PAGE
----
Amid 'Fire And Rain,' The End Of An Era
The 1960s might have ended on Dec. 31, 1969, but it's not as easy to know when "the Sixties" — the era that brought us the Sexual Revolution and the birth of the hippies; a new environmental movement; and strides in civil rights for African Americans and women — came to a close. Did it end in 1968, with the assassinations of Robert F. Kennedy and Martin Luther King, Jr., or not until 1972, with the Watergate break-in and the re-election of Richard Nixon?
Music journalist David Browne argues that the Sixties really ended in 1970, "the lost year" when "the remaining slivers of the idealism of the '60s began surrendering to the buzz-kill comedown of the decade ahead." In his fascinating new book Fire and Rain, he makes his case convincingly, with a look at the year through the careers of four of the world's most famous rock acts.
Browne follows The Beatles, Simon & Garfunkel, James Taylor and Crosby, Stills, Nash & Young through 1970, as their careers take unexpected turns, and the youth movement struggles to make sense of events like the Kent State massacre and the convictions (later overturned) of five of the Chicago Seven. The year was as eventful in music as it was in society as a whole: 1970 brought the deaths of Jimi Hendrix and Janis Joplin, as well as the break-ups of The Beatles and Simon & Garfunkel, whose final days as bands are chronicled here.
Browne's sketches of the musicians during the turbulent months of 1970 are skillfully drawn and scrupulously fair; he writes about them with an obvious admiration and real sense of love, but never quite lionizes them. His style is particularly affecting in the sections on James Taylor, the shy, troubled young songwriter whose album Sweet Baby James became an unexpected hit; and on CSNY, the supergroup that both formed and broke up, at least for a while, in 1970. (The band would later become notorious for its ever-changing membership; when Crosby, Stills, and Nash appeared on The Colbert Report in 2008, Colbert asked them, "Is it hard to re-do the stationery every time Neil [Young] drops out of the band?")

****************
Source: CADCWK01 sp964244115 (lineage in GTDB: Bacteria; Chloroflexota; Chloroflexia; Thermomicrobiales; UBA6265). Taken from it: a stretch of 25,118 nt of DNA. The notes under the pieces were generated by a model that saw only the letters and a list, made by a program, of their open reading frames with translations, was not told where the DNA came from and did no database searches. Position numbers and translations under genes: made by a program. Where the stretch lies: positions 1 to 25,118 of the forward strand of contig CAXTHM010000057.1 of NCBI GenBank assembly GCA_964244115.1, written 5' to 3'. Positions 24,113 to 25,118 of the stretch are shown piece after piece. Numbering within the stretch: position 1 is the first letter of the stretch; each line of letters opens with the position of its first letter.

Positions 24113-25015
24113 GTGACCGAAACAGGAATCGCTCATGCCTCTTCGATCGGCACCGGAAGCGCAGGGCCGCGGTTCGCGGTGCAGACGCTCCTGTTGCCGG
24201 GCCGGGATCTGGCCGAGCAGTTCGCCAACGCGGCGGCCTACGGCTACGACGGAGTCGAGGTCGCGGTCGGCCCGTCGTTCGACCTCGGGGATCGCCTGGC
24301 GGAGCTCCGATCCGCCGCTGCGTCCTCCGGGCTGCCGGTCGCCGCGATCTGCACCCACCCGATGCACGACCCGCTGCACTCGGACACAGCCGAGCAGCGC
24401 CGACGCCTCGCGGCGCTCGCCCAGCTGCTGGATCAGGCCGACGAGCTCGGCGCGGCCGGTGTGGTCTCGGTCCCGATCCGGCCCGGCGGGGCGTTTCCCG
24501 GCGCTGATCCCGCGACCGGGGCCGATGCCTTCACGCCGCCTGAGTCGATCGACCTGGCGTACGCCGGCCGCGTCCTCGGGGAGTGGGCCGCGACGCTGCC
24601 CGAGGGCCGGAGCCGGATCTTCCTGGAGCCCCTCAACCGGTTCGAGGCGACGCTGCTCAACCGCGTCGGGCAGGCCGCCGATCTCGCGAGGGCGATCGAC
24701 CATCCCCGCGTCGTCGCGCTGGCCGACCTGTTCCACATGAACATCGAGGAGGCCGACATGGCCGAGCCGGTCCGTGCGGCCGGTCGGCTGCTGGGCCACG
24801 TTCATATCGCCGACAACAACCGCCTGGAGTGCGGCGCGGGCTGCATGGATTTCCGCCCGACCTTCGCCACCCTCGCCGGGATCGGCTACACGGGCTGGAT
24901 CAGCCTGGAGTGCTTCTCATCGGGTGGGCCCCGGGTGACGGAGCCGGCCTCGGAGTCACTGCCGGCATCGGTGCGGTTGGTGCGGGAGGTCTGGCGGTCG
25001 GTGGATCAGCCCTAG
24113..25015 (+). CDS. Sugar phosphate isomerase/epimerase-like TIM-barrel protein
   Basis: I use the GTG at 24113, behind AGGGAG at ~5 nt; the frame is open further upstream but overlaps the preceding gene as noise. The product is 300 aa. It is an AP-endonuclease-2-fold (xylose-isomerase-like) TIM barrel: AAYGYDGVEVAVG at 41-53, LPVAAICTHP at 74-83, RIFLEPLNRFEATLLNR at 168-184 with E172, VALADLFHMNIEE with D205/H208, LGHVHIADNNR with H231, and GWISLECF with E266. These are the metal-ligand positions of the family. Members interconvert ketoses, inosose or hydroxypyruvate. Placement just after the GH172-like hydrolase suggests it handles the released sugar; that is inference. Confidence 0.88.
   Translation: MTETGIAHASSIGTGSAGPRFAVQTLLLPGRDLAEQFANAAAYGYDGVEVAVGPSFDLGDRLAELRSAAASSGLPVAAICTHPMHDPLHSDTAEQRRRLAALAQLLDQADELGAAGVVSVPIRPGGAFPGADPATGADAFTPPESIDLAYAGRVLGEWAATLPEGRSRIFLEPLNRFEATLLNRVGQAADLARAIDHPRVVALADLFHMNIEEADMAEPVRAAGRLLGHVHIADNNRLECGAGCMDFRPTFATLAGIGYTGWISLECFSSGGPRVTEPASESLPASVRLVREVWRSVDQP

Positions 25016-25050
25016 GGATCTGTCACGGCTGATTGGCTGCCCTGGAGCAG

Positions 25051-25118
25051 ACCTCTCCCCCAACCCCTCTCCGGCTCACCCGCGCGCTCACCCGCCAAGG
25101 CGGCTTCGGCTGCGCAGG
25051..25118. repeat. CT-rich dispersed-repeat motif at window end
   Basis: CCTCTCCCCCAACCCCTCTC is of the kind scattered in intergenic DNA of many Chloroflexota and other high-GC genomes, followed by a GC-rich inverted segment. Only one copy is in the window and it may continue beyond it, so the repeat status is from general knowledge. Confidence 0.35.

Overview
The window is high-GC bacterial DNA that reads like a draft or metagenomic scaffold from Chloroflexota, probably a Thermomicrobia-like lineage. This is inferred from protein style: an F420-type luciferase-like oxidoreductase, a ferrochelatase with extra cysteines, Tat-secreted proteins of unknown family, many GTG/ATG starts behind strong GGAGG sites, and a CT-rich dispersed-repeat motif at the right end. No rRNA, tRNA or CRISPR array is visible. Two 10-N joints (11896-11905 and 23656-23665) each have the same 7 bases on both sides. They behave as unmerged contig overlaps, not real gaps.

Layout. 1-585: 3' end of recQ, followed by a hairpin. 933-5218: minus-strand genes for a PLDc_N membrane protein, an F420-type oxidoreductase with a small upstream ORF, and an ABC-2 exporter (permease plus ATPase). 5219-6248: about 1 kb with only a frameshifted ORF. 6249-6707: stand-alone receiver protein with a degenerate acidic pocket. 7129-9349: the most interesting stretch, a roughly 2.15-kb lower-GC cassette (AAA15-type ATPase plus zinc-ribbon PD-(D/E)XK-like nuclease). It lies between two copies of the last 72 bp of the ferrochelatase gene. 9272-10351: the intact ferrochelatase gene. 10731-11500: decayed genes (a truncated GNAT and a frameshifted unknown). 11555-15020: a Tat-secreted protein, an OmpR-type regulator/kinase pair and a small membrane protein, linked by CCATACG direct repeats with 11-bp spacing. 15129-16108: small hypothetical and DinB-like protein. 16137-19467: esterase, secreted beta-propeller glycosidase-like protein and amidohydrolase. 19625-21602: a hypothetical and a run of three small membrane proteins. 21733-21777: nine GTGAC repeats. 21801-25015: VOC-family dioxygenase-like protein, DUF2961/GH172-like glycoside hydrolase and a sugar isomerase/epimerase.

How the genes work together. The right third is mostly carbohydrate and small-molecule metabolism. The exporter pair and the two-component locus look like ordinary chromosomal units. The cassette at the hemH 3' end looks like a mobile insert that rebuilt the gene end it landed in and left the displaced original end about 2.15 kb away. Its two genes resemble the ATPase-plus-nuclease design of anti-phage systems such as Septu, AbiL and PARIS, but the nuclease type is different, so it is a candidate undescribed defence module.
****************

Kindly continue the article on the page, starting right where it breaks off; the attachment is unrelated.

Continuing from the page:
Most impressive, however, is the adroit and intricate way Browne ties the musicians' stories together with the confused spirit of the times. Neil Young's outrage over the Kent State shootings led to one of the year's most enduring songs, the blistering "Ohio." And The Beatles were briefly dragged back into the spotlight, unwillingly, when Charles Manson claimed their music inspired his murders.
Browne is an incredibly intelligent writer, but never a pretentious one, and his considerable narrative skills make Fire and Rain one of the most entertaining and informative books of the year. It's bound to be enjoyed not only by rock fans, but by anyone interested in popular culture and social change — in the year when "whatever hadn't already exploded in the two previous years let loose one last time."
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